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Thread: Vintage Oil Can Reccomendation?

  1. #1
    Join Date
    Jan 2012
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    Vintage Oil Can Reccomendation?

    I absolutely hate how my "can" of 3-in-1 oil works. It is plastic and has a telescoping spout. I don't use it often, (and in fact have probably had this can for over a decade) but when I do it reminds me of how much I dislike its operation.

    I would like to buy a proper thumb oil can principally for use oiling my eggbeater hand drills, and squeaky hinges in the house.
    I have no idea where to source one locally in the Austin area, so may need to go to Etsy or something. Question is, what to get? A lot of you folks seem to frequent antique dealers and find great old stuff.
    I'm not sure what spout size or type to get.

    I realize I'm obsessing a bit, but I want something that only puts out a little bit of oil with each "pump".

  2. #2
    Join Date
    Jan 2008
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    Canberra Australia
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    Hope this is not against the rules, but a quick Ebay search may help you.
    There's heaps of vintage thumb oil cans available in the States.
    These were on just the first page.

    Oil can 1.JPG
    Oil can 3.JPG

    Ignore the AUS price and shipping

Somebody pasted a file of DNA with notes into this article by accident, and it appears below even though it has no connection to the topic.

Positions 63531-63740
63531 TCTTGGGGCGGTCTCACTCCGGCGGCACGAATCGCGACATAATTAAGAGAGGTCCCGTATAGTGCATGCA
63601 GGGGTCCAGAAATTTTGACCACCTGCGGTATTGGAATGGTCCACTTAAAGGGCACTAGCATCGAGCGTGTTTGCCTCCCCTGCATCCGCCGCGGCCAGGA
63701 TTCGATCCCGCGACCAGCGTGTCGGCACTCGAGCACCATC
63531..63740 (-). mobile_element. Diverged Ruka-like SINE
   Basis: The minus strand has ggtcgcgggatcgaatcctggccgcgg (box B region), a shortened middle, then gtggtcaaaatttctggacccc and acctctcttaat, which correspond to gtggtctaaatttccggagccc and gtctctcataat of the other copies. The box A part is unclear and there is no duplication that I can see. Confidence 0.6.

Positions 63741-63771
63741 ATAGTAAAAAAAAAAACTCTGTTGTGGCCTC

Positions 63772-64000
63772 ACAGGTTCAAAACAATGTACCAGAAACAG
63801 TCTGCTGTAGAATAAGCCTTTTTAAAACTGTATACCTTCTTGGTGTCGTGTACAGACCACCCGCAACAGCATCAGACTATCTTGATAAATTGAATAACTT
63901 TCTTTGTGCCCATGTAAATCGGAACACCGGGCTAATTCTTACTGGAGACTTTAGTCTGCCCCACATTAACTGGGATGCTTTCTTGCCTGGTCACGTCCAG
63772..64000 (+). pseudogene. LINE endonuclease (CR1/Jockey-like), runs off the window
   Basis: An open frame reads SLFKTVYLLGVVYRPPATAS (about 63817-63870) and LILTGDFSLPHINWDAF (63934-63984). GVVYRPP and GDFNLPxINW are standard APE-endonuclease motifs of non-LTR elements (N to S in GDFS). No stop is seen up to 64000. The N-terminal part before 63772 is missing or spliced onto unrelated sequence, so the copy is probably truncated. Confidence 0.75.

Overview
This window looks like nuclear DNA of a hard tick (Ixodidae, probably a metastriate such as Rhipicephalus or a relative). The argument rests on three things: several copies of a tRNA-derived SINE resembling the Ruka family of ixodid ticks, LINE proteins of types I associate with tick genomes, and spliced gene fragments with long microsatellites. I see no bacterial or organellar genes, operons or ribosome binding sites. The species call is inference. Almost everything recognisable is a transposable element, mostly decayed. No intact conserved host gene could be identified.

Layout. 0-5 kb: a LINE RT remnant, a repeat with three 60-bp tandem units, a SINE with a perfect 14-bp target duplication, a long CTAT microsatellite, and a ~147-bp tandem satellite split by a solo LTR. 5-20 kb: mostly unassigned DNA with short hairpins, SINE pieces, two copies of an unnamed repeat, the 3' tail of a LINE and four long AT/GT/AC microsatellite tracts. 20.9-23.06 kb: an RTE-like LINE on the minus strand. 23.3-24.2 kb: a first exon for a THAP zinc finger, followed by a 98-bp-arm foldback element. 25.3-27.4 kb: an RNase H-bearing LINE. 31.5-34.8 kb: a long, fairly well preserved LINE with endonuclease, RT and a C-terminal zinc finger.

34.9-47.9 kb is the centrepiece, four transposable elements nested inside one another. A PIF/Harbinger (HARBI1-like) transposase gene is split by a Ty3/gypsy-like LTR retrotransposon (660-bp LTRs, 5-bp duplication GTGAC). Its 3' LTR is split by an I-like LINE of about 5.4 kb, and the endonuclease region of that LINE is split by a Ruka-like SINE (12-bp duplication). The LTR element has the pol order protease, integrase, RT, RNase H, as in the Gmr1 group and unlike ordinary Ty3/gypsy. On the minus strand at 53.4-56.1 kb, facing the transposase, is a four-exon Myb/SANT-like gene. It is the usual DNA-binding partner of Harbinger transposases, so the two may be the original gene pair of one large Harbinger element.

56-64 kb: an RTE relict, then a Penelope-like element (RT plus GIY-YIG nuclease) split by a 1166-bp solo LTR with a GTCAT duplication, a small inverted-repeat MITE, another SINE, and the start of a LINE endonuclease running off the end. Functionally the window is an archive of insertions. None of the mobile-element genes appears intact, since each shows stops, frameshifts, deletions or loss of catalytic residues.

Last edited by Stu Gillard; 09-20-2021 at 10:34 PM.

  3. #3
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    Fairbanks AK
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    I see them frequently when rust humting in antiuque stores. How big a one do you want? In my forestry tool box I have one with a three inch base for bar oil and a smaller one with a one inch diameter base for the clutch lube. I have seen some monsters for like I guess steam locomotives. Should be under ten bucks when you find one.

  4. #4
    I use Jojoba bean oil which comes in a small see through dispenser from Lie-Nielsen.
    Jojoba beans are desert plants whose beans are crushed yielding a very light oil
    perfect for protecting saws and chisels.

  5. #5
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    Hi Stu/Scott,

    I found them online... but the variety of sizes is kind of staggering. Hence my search for a recommendation for my application. I'm guessing the applicator/tip may be tied to the type of oil it was designed for and how much a "click" of the base dispenses.